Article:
With U.S. logistical and intelligence aid, the Saudi Arabia-United Arab Emirates coalition of reactionary monarchies in the Persian/Arabian Gulf region has been waging an offensive, including Saudi air strikes, on the Yemen port city of Hodeidah. Because Hodeidah is the main entry for food aid, the offensive threatens the lives of as many as 8.5 million of Yemen’s 29 million people.
As of June 17 the battle for the port was still raging. The reactionaries’ claims to have taken the airport were refuted both by the defending forces and international observers, according to an article in the June 18 German daily newspaper Junge Welt.
The corporate media describe the troops defending the port as “rebels.” This term is misleading, as these troops are from the Ansarollah-led government that has controlled the city since soon after the prior interim president, Abed Rabbo Mansur Hadi, fled Yemen for Saudi Arabia in 2014. Hadi had been elected in 2012 for a two-year term under an agreement of contending groups in Yemen. He was rejected when he broke that agreement.
Ansarollah came out ahead in the ensuing struggle for power inside Yemen. Demonstrations of hundreds of thousands of people have supported the Ansarollah government, who are also called “Houthis.”
The same media call the 21,000 troops attacking the port “government troops.” These forces, however, are made up of officers from the United Arab Emirates and troops recruited from opponents of the Ansorallah made up of separatist militias, fortified by mercenaries from Sudan.
The reactionary coalition, which first attacked Yemen in March 2015, also included Egypt and Jordan, although there are no reports of troops from these countries participating in the assault on Hodeidah. The coalition’s main pretext for fighting against the Ansarollah forces — and the U.S. pretext for arming the coalition and fueling Saudi planes in the air — is the alleged role of the Iranian government in supporting Ansarollah.
While it is reasonable to assume that the Iranian government — as the only state power in the region independent of world imperialism — would be sympathetic to the mostly Shiite and also anti-imperialist, anti-monarchist Ansarollah movement, there is no direct intervention by Iranian forces in Yemen and no hard evidence of a massive supply of weapons to Ansarollah. The international agencies that administer aid through the Hodeidah port say that they would have seen any supply of Iranian rockets through the port.
U.S. role in potential genocide
The other side, that is, the Saudi-UAE coalition backed by U.S. imperialism, represents the most reactionary states in the region. Coalition ruling classes are completely entwined with world imperialism and act against any popular movements of the masses. The Saudi and UAE monarchies dominate the air, supply officers and hire mercenary troops, while the U.S. provides them with weapons of the highest technology.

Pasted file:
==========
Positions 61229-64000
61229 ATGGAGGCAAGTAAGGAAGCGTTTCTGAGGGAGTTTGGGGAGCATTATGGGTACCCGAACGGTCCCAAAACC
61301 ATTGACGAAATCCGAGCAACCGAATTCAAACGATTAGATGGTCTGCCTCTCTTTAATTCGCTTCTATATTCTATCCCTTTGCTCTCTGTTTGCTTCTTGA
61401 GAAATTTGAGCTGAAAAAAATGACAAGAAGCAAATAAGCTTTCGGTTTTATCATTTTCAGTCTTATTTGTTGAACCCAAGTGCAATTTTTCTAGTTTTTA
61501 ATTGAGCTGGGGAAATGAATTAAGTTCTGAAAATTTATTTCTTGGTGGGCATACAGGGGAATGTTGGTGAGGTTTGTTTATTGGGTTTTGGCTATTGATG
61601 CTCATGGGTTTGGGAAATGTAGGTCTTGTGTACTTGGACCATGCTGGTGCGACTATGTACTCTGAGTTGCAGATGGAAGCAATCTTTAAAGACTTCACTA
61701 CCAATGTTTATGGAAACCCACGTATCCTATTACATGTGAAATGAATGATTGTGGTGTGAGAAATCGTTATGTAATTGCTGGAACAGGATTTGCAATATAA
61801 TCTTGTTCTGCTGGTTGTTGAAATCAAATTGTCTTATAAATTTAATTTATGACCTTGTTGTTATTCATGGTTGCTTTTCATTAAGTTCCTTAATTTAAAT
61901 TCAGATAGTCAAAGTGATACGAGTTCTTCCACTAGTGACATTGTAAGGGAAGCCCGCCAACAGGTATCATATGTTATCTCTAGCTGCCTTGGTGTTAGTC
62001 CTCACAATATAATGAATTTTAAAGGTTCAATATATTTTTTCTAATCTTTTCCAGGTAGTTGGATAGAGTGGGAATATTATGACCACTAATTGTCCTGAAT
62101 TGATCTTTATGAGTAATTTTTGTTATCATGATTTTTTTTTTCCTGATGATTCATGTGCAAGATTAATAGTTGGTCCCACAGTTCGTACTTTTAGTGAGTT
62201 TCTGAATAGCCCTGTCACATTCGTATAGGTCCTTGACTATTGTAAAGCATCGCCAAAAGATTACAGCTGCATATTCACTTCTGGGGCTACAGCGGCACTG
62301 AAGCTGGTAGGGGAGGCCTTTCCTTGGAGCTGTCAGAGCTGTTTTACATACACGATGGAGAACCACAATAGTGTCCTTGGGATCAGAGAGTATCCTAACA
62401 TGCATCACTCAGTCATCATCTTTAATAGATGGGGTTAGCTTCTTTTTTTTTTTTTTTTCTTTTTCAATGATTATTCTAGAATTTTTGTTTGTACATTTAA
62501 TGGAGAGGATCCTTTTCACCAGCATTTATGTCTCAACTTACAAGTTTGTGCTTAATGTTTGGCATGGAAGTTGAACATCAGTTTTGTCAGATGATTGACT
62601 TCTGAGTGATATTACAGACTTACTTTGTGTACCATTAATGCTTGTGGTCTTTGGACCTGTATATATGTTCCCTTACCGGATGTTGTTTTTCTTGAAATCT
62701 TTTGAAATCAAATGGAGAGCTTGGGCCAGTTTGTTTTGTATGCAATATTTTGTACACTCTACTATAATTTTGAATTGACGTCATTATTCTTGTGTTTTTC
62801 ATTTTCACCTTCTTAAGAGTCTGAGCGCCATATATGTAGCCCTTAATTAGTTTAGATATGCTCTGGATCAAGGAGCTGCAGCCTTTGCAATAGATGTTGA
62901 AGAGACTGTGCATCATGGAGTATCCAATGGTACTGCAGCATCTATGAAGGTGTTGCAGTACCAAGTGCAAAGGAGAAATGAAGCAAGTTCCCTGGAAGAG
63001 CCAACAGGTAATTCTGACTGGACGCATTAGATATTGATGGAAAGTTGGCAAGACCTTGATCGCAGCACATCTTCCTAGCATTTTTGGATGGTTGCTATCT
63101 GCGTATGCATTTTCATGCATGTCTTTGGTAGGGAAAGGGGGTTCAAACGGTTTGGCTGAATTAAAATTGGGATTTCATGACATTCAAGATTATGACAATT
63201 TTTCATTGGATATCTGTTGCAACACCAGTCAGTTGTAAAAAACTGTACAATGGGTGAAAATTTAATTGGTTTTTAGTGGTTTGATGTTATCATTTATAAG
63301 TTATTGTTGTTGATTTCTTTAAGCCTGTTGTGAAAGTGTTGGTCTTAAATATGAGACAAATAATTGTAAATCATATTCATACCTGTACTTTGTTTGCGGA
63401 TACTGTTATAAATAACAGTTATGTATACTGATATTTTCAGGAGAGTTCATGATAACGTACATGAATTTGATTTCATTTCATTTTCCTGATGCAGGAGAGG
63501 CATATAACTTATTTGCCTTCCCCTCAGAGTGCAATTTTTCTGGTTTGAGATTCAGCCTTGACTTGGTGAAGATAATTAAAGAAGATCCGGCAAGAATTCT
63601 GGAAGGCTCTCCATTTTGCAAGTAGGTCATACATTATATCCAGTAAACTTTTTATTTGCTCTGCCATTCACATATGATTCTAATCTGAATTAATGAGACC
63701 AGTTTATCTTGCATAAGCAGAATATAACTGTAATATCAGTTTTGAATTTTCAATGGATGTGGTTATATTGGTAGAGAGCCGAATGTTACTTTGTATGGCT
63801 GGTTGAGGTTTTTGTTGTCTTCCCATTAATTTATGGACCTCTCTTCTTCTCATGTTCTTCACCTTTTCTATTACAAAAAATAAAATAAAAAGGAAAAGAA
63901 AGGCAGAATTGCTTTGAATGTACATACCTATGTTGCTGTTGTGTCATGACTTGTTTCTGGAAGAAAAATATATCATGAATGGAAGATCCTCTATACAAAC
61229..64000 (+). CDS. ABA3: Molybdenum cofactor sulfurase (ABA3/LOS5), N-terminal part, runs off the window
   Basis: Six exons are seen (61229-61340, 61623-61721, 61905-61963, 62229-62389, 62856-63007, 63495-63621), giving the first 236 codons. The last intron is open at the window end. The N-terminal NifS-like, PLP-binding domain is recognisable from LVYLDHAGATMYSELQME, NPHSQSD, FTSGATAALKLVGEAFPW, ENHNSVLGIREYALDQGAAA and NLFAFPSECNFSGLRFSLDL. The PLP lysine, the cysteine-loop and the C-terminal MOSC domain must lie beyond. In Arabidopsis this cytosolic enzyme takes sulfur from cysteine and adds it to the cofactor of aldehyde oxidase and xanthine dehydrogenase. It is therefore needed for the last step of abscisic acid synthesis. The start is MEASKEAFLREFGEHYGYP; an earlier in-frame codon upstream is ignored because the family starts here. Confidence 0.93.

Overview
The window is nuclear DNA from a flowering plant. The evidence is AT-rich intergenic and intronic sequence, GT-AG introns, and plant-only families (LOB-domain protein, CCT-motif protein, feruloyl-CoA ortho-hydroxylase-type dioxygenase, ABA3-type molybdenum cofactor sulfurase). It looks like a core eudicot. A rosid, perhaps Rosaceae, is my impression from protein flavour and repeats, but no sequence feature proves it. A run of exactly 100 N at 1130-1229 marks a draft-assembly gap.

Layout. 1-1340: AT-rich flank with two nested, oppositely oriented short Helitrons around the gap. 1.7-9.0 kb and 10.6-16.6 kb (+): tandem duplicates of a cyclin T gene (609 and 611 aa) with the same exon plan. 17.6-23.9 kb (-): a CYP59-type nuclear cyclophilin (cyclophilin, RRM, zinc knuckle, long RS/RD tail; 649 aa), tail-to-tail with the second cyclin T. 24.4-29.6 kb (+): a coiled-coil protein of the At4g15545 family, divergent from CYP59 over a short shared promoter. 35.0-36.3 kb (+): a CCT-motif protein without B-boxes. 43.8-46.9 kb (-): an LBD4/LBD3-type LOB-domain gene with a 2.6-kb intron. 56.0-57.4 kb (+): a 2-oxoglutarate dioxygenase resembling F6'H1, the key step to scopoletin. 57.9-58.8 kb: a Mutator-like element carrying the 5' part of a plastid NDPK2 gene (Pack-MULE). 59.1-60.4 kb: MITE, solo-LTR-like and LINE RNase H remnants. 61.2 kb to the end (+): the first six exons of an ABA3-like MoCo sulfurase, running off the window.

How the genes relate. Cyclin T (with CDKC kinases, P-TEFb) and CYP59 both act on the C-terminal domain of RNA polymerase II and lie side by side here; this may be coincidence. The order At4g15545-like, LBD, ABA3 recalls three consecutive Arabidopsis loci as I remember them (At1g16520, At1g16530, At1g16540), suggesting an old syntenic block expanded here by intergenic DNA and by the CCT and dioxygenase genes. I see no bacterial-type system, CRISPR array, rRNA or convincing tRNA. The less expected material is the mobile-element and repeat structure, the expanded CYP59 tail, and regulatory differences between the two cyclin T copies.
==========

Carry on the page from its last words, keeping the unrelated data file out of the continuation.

The humanitarian crisis in Yemen, which has suffered from a cholera epidemic and where tens of millions of people are on the edge of starvation, threatens to lead to millions of deaths if Hodeidah is closed to aid shipments.
The Saudi bombing of Yemen began in 2015, with the backing of the Barack Obama administration. The Donald Trump administration, whose senior positions are filled with sworn enemies of Iran, like John Bolton, Mike Pompeo and Trump himself, has sold $110 billion in weapons to Saudi Arabia and is looking to sell more.
A nervous June 12 editorial in the New York Times opposed an assault on Hodeidah. While it avoided criticizing Obama’s decision or the overall imperialist goal of defeating Ansarollah, it argued: “Over the course of this conflict, President Trump has emboldened Saudi and emirati leaders. He shares their antipathy for Iran and will sell them virtually any weapon they want. The military contractor Raytheon is lobbying Congress and the State Department for permission to sell the Saudis and emiratis billions more dollars’ worth of precision-guided munitions.”
The Times spelled out its fears: “Although coalition leaders have argued that the offensive can be carried out quickly, they have repeatedly miscalculated over the years, trapping their countries in a quagmire. The result has been countless civilian deaths, many attributed to indiscriminate coalition bombing attacks. Under international law, these attacks may qualify as war crimes in which the United States and Britain, another arms supplier, are complicit.”
The New York Times published a report May 3 that the Pentagon has stationed a unit of Green Berets in Saudi Arabia on the Yemen border.
The possibility then is that the U.S. will not only wind up involved in obvious war crimes — which in Yemen would amount to genocide — but that the mercenary forces it backs will face defeat by a popular army. The presence of U.S. Special Forces means that this opening toward a greater conflagration in the region could find U.S. forces in a direct battle with a people’s war.